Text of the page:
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"Household Politics" offers a brand-new look at "familial patriarchy" in early modern England, which was an era when it supposedly thrived. Canonical sources and sermons often urged the subordination of women. But Herzog found that most considered the notion ludicrous. In fact, he found that families experienced a constant negotiation of power, debunking the myth that they were ever universally and non-negotiably patriarchal during this era. Herzog's original analysis will be intimately familiar to anyone who is part of a family or business. However, he resists the urge to extrapolate his conclusions to the modern day. Instead, he shows why patriarchy did not incite women's political subordination, as we know it in this country. This, of course, has been an essential thought within decades of feminist theory and history. He also shows how conflict does not corrode social order. It actually helps create it.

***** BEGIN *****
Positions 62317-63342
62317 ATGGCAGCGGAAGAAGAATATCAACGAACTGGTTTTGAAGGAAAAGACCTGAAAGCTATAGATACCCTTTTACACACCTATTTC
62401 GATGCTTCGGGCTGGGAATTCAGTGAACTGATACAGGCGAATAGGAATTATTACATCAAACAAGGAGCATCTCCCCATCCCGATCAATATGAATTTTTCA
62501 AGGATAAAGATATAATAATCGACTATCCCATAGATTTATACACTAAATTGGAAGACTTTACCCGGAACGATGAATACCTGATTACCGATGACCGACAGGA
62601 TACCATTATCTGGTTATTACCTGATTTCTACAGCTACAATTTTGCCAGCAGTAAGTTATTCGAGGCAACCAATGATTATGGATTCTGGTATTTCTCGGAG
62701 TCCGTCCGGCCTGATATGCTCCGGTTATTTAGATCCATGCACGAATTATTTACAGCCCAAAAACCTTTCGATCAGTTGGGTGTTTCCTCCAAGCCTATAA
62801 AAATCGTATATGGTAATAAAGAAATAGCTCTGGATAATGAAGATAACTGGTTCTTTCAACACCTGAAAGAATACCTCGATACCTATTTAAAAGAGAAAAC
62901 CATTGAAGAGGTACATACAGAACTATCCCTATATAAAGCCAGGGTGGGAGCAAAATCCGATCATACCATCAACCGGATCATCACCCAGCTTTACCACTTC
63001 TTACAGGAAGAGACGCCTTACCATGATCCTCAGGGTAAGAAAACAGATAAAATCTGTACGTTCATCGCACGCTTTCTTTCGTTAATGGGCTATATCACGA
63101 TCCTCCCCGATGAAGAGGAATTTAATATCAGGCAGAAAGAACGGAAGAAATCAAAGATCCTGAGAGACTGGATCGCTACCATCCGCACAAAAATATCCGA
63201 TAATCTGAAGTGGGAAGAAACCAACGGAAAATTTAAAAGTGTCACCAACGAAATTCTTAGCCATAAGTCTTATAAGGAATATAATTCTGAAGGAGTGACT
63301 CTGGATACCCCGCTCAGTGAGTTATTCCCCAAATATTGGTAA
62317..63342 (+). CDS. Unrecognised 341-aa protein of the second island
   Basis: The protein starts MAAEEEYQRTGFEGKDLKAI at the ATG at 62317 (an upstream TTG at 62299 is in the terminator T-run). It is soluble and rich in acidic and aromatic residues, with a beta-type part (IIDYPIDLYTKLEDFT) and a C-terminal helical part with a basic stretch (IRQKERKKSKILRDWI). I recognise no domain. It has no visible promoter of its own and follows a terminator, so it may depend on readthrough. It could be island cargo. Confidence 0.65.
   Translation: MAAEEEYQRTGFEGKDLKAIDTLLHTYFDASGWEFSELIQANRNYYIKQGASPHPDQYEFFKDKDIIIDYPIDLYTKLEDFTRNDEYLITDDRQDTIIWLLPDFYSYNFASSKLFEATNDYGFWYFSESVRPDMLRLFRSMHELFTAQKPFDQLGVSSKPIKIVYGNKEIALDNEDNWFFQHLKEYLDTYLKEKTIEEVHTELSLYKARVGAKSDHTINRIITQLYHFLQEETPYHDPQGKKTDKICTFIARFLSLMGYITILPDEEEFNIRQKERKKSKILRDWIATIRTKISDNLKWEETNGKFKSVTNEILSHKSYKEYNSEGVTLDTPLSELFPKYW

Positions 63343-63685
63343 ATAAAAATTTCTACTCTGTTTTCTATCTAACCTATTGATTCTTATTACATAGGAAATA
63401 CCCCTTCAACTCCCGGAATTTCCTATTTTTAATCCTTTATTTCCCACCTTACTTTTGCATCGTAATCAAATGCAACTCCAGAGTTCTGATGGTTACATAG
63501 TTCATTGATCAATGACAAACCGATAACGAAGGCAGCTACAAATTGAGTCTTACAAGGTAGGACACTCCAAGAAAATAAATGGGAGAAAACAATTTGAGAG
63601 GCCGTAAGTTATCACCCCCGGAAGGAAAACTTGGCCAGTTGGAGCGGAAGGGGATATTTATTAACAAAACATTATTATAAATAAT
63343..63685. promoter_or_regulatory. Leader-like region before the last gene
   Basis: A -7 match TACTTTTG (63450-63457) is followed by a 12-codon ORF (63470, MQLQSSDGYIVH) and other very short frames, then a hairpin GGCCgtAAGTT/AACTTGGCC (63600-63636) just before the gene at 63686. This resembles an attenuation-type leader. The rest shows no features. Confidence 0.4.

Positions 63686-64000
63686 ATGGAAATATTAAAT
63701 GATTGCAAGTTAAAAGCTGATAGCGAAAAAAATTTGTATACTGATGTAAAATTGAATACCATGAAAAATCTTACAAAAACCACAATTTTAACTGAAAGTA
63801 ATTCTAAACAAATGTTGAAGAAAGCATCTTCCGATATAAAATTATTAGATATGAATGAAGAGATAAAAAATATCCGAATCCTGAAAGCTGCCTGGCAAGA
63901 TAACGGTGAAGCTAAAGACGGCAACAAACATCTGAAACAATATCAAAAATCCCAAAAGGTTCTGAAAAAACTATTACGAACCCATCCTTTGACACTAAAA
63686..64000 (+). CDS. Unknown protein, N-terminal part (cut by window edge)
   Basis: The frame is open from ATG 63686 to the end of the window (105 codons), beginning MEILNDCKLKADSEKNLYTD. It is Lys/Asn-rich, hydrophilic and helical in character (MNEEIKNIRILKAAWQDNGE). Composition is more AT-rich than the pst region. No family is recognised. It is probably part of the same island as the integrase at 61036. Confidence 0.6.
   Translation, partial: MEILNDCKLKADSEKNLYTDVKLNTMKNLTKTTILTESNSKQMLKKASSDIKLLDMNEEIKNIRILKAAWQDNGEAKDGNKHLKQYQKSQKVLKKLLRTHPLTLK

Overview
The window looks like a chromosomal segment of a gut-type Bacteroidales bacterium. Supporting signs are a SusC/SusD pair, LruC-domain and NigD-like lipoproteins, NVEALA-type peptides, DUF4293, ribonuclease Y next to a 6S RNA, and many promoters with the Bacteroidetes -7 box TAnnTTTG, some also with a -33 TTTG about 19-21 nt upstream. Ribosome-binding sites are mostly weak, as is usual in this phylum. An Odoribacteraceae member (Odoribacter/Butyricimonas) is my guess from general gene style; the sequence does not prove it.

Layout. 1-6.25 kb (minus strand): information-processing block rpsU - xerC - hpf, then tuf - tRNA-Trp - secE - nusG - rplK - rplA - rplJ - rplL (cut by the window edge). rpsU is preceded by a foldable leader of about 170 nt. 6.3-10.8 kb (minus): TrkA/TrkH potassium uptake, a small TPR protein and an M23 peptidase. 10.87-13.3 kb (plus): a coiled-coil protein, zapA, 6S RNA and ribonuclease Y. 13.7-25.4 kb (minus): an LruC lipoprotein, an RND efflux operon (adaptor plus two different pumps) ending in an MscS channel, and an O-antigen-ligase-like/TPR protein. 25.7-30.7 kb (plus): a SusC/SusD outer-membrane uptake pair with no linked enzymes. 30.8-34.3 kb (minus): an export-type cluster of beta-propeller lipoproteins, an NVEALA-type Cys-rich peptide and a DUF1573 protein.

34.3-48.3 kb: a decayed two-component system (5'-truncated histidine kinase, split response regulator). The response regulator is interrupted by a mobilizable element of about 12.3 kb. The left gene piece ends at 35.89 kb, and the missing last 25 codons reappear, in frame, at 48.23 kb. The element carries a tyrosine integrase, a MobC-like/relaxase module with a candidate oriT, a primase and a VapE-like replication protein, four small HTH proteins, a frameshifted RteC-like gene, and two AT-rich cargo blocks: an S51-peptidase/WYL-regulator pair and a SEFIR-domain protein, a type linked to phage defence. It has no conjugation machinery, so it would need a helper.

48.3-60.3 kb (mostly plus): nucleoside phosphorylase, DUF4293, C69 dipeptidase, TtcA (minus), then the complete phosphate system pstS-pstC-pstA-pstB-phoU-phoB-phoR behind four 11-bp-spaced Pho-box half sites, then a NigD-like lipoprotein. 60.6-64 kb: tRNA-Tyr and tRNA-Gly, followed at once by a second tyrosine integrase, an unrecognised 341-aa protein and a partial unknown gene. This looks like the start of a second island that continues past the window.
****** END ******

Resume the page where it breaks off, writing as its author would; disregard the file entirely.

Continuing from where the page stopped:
YALE UNIVERSITY PRESS ACADEMIC
|Antall sider||256||Dimensjoner||15,6cm x 23,4cm x 2,1cm|
|Vekt||472 gram||Emner og form||British & Irish history, Social & cultural history, Gender studies, gender groups|